On MSNBC, The New Yorker's Jane Mayer describes the "incredibly close" relationship between the White House and Fox News
Mayer: "According to a number of critics, [Fox is] the closest we've ever had to state news. ... People describe it to me as a wing of the West Wing."
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From the March 4 edition of MSNBC's Morning Joe:
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MIKA BRZEZINSKI (CO-HOST): What did you find exactly about -- like how would you describe the relationship? A lot of people consider Fox News at sometimes to be Trump TV, to be propaganda. Having said that, there's some great journalists there.
JANE MAYER (THE NEW YORKER): There's some great reporters for Fox News, that's absolutely true. But what there also are are a roadblock every night of hosts that do opinion shows, and every morning, that take up the major hours on the -- on Fox, that are a platform, a softball platform, for President Trump, and he works it big time. I mean, what you've got there is,according to a number of critics, the closest we've ever had to state news in this country. And what I was looking at was Bill Shine, who used to be the president of Fox News, is now the head of communications in the Trump White House. And I sort of thought, that's interesting, let's go back and take a look at this relationship. If you lift the lid layer after layer from the bottom all the way up to the owner of 21st Century Fox, the chairman, Rupert Murdoch, there's a -- kind of a symbiotic relationship here.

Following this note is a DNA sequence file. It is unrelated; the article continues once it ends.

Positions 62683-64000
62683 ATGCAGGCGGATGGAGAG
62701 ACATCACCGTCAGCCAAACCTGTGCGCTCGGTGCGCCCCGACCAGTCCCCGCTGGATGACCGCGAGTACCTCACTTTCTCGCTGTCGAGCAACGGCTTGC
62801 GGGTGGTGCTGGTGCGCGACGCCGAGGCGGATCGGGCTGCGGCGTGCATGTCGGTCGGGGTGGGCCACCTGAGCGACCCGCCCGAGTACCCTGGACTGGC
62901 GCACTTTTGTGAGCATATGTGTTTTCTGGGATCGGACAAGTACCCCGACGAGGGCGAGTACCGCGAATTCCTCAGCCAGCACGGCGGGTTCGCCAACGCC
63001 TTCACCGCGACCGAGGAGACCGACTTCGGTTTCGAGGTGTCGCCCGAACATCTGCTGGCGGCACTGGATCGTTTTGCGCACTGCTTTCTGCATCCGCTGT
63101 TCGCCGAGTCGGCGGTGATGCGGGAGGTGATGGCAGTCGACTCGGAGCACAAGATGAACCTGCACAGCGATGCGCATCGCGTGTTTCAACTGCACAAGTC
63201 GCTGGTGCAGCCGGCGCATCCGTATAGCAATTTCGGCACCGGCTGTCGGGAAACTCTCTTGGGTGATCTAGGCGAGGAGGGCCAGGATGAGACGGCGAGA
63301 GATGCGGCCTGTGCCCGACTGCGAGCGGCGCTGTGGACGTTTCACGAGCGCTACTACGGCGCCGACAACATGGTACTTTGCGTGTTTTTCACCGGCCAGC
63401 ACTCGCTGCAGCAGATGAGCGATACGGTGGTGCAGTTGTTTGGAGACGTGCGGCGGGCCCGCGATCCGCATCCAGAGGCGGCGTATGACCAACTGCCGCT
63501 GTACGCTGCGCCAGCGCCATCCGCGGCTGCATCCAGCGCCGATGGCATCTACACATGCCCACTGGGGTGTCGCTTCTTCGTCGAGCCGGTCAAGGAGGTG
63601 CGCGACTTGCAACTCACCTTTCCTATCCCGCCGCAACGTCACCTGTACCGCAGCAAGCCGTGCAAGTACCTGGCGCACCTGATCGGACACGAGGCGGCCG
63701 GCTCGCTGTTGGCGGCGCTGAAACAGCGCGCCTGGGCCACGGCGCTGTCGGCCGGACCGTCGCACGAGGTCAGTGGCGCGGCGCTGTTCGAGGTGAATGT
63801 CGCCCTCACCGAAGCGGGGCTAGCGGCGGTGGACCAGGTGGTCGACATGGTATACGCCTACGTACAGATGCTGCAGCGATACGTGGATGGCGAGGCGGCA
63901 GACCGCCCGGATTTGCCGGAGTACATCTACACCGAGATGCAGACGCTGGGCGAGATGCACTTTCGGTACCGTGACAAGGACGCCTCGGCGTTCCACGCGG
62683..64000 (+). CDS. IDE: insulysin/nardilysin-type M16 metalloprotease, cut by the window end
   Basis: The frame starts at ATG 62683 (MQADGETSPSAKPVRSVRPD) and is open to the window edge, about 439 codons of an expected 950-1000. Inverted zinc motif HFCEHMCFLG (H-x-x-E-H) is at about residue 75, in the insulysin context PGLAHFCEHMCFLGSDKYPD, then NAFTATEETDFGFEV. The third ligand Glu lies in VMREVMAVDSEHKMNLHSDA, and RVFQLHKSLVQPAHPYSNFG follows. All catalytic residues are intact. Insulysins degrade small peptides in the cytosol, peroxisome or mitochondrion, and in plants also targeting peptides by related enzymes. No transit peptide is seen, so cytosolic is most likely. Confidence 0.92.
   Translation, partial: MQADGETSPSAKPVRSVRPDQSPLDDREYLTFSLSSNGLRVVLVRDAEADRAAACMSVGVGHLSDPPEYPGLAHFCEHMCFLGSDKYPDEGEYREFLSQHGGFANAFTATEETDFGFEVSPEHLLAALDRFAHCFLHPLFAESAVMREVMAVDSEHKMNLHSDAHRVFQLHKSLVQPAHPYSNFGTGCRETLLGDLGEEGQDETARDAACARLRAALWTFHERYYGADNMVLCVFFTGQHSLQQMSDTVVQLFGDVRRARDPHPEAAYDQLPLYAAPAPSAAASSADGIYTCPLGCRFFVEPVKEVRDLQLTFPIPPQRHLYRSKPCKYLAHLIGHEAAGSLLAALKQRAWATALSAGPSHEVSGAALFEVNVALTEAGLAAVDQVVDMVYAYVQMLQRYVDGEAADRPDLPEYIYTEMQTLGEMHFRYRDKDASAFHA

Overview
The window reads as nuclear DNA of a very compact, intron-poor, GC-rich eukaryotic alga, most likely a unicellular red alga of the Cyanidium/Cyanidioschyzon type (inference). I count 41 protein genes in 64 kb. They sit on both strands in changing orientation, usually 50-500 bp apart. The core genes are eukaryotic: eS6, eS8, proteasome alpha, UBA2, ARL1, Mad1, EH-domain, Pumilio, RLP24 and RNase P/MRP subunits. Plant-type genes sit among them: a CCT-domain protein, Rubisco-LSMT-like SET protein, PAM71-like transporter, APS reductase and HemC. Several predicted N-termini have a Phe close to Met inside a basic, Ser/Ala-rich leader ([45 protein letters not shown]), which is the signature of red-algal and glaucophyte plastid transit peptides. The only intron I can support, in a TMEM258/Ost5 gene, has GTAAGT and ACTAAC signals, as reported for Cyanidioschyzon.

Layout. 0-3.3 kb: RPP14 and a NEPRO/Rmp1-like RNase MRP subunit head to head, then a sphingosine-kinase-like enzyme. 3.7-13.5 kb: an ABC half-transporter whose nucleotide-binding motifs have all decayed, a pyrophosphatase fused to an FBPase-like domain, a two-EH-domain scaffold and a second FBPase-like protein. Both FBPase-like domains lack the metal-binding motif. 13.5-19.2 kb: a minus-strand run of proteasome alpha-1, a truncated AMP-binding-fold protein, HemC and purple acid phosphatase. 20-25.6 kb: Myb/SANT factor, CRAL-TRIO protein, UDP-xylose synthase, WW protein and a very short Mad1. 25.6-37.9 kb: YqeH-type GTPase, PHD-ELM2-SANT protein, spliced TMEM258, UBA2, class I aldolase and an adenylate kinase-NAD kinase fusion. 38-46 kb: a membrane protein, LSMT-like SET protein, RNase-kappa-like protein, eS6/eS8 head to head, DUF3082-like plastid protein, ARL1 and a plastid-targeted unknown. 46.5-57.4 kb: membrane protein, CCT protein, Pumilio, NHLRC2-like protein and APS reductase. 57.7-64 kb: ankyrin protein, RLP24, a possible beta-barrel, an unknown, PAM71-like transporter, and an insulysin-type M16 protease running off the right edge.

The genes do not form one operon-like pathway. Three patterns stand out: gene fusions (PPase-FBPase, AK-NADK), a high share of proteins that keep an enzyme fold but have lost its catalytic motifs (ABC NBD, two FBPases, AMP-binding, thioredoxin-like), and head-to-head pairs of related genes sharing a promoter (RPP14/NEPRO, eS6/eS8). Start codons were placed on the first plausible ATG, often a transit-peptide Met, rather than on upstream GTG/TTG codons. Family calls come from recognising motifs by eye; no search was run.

MAYER: Sean Hannity and Trump speak regularly, almost every night after his show, at least that's what Sean Hannity has told people. But there is also a relationship between Rupert Murdoch and Trump, and between Rupert Murdoch and Trump's son-in-law, Jared Kushner. So you've got this sort of feedback loop going on that's very tight. I mean, we've really never had a whole national network like this that is basically -- it's incredibly close with this White House. It's -- people have described it to me as a wing of the West Wing.
MAYER: What Fox does is it makes money by enraging Americans. That's how they keep them glued to the television set. And it's very much the same model that Trump has to keep his base engaged. So you've got a kind of rage-based model for both of them, and what it's doing is it's spinning the country in an increasingly inflamed direction. And so it has a huge effect on our national politics.